Some time ago I read the following description of a classroom incident that really made me think:
‘His teacher had urged him all year to be more organized, but he still had trouble keeping his work area neat. The boy’s papers and other materials were often scattered around, and when his classmates were ready to move on to the next activity, he lagged—trying to corral the clutter. On this particular day, the teacher had lost her patience: “Your area looks like a pig sty. Piggy, piggy! Oink, oink!” Exactly what happened next has been difficult to pin down.
But by the time another teacher entered the classroom, the boy had been surrounded by his classmates, who taunted him with “oinks” and other pig sounds. Alone in the centre, the boy was sobbing. By some accounts, his teacher—a veteran of 38 years— encouraged the children to join the chant. She told district officials she didn’t notice when they began to taunt him, although she did agree it wasn’t appropriate behaviour. The children themselves turned out to be somewhat unreliable witnesses. They were just kindergarteners.’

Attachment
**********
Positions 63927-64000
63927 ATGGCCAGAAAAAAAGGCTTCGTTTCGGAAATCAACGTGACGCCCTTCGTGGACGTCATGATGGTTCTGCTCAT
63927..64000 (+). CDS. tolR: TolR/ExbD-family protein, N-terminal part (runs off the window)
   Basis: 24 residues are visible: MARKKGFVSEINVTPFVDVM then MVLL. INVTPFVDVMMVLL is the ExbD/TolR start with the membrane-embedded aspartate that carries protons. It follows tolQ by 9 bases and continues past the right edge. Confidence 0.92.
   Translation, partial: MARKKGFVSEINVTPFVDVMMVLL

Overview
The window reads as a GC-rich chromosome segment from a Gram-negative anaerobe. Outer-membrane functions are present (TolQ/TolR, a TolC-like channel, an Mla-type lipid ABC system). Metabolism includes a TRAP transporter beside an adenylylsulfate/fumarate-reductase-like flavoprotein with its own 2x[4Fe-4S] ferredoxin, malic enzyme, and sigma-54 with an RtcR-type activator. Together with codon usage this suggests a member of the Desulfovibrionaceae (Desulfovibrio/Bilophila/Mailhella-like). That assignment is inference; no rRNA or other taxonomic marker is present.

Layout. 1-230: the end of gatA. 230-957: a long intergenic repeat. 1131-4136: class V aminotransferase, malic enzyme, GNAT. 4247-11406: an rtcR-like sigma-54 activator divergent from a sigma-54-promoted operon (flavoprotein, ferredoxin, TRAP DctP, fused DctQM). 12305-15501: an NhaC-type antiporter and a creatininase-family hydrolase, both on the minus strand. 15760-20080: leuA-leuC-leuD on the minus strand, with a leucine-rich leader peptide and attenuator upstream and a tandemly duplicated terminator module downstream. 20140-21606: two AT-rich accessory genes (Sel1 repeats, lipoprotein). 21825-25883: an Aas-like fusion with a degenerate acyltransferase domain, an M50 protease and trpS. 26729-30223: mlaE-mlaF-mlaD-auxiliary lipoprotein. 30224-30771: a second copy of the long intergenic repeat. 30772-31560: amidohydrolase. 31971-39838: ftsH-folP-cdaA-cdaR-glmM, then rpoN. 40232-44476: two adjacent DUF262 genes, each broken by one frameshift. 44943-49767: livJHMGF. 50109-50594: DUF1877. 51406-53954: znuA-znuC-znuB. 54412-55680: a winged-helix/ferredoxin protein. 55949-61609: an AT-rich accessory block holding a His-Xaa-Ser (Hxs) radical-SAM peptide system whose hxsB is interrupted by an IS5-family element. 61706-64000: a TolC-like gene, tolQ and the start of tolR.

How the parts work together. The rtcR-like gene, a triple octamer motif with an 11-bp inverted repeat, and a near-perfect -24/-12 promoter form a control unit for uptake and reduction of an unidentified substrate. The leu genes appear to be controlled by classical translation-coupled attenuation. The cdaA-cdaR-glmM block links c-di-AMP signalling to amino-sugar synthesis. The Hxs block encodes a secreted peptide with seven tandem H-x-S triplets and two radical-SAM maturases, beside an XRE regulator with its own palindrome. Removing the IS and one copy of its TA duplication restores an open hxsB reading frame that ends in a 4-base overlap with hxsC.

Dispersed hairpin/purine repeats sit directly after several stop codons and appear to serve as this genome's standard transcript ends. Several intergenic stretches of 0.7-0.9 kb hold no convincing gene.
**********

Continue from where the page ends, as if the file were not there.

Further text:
The article made me reflect on incidents that I have experienced/observed, or have been involved with over the years that constitute mistreatment of others by individuals in leadership roles – whether you call it disrespect, harassment or bullying. I was shocked to realize that I could recall a great number of examples fitting into this category. Having facilitated lots of workshops around anti-bias curriculum; leadership, supervision and cultural intelligence over the years, I should admit that there has been little content about or interest relating to the bullying of those in roles of ‘power’. We are talking about CEO’s, managers, teachers, educators. The focus of desired changes in behaviour is often on those being lead (the children, the clients, the workforce). Want to know if you are the bully or if you have tendencies towards bullying? Through my work with Cultural Intelligence I have realized that all the PD on Emotional Intelligence etc in the world will not work if we focus on the ‘other’ and encouraging change there. The crucial component that is often missing is who we are, our way of being and knowing.
Take this survey – aimed at teachers but easily adapted – to find out.